Tom has returned home from his trip with UNICEF UK to Guinea in West Africa. He’s been posting about it on UNICEF’s blog, and here we have his latest post. The links of Tom’s previous posts are on the bottom of this posts, in case you wish to read them all.
So that’s it.
I’m back in London. I am back in my home. Back amid the hustle and the bustle. Back amid the humdrum and the mayhem and the madness. Back to running water and the warmth of central heating. Back to a bed without a mosquito net. Back to food in the fridge and food in the cupboard and food around the corner in the supermarket.
I’ve seen things I have never seen before.
When I started writing this blog, I talked of life in Guinea as a “jigsaw puzzle, one where the pieces keep moving or changing shape, which in turn alters the picture. You might be looking at it from a different angle, or at a different time of day”. On my first night, Julien had suggested an idea of reality in Guinea as “open to interpretation”. In so many respects, that is true of all life. The view always changes with the viewer. That’s the law of relativity.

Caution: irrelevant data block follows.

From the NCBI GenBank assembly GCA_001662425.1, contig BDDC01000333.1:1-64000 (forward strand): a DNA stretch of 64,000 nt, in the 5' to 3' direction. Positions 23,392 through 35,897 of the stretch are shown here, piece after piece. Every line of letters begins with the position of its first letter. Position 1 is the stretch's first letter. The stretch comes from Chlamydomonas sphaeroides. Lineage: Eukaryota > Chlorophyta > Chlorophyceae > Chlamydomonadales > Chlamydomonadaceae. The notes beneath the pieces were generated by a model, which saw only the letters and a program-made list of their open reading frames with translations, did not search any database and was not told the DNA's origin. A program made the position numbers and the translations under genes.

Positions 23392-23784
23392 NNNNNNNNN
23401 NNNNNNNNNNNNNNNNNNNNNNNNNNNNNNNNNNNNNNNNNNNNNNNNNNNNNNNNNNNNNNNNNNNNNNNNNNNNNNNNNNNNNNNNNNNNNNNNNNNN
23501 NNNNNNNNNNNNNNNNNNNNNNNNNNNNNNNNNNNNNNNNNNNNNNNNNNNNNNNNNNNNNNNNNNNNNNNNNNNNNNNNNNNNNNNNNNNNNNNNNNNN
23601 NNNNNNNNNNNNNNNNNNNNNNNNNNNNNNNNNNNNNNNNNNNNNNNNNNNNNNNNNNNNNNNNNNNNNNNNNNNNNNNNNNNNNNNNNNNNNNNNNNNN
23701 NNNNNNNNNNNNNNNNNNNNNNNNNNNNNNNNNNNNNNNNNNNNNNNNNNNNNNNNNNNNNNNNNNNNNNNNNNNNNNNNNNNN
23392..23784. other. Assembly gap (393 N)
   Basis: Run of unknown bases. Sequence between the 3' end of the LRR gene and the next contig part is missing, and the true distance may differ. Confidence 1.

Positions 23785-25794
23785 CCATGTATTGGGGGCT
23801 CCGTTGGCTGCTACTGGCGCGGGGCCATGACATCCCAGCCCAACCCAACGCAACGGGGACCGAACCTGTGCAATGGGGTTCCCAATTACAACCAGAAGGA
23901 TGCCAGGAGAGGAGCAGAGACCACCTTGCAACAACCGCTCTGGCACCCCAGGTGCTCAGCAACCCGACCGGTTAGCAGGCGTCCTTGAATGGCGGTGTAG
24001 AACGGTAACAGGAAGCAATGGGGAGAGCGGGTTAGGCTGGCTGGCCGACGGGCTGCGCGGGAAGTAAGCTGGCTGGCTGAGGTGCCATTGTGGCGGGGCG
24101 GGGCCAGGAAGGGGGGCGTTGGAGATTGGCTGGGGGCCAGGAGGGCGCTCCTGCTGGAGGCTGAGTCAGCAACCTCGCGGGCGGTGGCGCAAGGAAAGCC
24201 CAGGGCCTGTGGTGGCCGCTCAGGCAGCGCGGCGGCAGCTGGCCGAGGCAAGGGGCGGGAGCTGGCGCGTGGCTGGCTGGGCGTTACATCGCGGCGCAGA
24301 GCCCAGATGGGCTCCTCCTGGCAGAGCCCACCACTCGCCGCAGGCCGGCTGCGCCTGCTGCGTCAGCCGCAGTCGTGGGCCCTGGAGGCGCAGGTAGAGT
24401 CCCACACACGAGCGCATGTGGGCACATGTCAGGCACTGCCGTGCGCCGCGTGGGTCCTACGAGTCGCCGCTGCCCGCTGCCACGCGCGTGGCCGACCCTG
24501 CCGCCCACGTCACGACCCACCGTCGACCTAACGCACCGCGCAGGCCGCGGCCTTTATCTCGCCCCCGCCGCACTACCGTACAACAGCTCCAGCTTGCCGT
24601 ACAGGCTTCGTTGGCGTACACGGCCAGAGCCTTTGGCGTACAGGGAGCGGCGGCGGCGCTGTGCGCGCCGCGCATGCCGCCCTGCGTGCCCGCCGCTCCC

Here’s what’s not open to interpretation. Every year in the world more than two million children die of hunger. It shouldn’t be like this. Children in Guinea start life at a severe disadvantage. Those that are malnourished may survive in the end. If they are caught in time. If their mothers respond to symptoms early enough; if they make it to the centre de santé, which is often miles away; if they respond to the therapeutic peanut paste, and special therapeutic feeding milk. If their parents are able to grow crops and feed them with enough nutritious foods so they can keep healthy. If they win the fight against malaria. If they live near a good school. If they can get work. If their parents can protect them from exploitation by the military. If they are lucky. Previously malnourished children can make it. It sounds paradoxical to say it, but they are the lucky ones.